Black Bear Hunter Fined for Shooting Grizzly Bear
Being sure of your target is one of the fundamental rules of safe hunting. Violating this rule can cost hundreds of dollars and a great deal of embarrassment.
Mitchell Brian Yarrington found this out May 26 when he went black bear hunting west of Thermopolis. Yarrington mistakenly shot and killed a 5-year old male grizzly bear weighing approximately 350 pounds thinking that he had taken an uncommon, blonde-phased black bear.
The bear, drawn to a bait site on the Middle Fork of Owl Creek, was feeding on the hunter-provided bait when Yarrington made the wrong decision to take it.
“It was just about dark when he shot the bear. Unfortunately, he did not take the time to identify those physical characteristics that hunters must use to differentiate between black and grizzly bears,” said Thermopolis Game Warden Tim Fuchs. Only after the bear was dead did the hunter recognize that the paws and claws were too large to be a black bear.
“To his credit, he immediately called me on his cellular telephone to report the violation,” Fuchs said.
As a matter of protocol, Special Agent Tim Eicher of the U.S. Fish and Wildlife Service was notified and assisted with the interviews and investigation.
In accordance with federal law, investigators must determine whether or not the killing of the grizzly had been intentional or unintentional. After interviewing Yarrington, Eicher determined that the situation appeared to be an “unintentional take” of a grizzly bear during the black bear hunting season, and therefore the Wyoming Game and Fish Department should conduct the investigation.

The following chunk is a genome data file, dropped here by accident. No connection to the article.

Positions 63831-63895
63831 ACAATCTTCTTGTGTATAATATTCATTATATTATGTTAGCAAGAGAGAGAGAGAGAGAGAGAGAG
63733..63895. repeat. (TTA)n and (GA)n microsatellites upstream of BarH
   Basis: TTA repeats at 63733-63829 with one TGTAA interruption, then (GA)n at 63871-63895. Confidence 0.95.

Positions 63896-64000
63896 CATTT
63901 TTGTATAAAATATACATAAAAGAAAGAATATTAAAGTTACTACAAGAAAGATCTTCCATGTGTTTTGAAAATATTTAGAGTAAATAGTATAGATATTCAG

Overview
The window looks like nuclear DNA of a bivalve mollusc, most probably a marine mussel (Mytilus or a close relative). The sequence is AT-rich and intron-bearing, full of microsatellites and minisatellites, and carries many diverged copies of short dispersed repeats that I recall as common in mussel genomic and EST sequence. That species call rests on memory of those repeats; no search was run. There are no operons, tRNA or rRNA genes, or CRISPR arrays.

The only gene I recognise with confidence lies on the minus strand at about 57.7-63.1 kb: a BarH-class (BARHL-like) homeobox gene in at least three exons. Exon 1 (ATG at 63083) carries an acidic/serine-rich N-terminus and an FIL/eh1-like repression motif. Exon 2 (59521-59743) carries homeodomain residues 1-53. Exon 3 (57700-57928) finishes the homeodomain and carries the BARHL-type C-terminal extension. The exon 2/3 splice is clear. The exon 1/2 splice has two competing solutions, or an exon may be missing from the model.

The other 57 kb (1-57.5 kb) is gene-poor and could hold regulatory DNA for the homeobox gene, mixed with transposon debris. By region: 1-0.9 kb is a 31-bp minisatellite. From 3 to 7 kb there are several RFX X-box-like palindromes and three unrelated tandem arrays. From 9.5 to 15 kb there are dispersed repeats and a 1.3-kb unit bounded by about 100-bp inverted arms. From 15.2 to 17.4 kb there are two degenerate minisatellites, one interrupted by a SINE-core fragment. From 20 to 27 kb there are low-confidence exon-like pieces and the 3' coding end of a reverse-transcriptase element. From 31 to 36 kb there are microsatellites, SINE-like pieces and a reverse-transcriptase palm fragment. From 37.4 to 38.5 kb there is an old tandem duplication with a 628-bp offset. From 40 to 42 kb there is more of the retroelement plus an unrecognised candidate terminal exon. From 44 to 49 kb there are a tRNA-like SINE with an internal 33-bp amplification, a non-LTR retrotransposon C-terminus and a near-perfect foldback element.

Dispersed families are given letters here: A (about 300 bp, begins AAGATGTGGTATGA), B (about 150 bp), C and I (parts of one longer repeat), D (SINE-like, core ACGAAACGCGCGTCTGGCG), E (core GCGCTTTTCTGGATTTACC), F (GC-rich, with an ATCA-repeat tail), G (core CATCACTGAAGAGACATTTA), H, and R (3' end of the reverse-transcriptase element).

A follow-up investigation of the bait site and the details of the event as reported by Yarrington were consistent with the physical evidence found at the scene.
Yarrington, 33, was cited for taking a grizzly bear without a proper license. He posted and forfeited his $780 bond.
“It is unfortunate that this happened. We’ve tried to be proactive,” Fuchs said. “We offered a three-hour ‘Living in Bear and Mountain Lion Country’ workshop in Thermopolis earlier this spring. The objective of the workshop was to provide hunters and other outdoor enthusiasts with the information necessary to properly identify bears and avoid conflicts. Only three people from our community attended.”
Fuchs also noted that the G&F’s Web site (gf.state.wy.us) now includes a bear identification test where hunters and others can test their bear identification skills. The site has links to related bear education materials.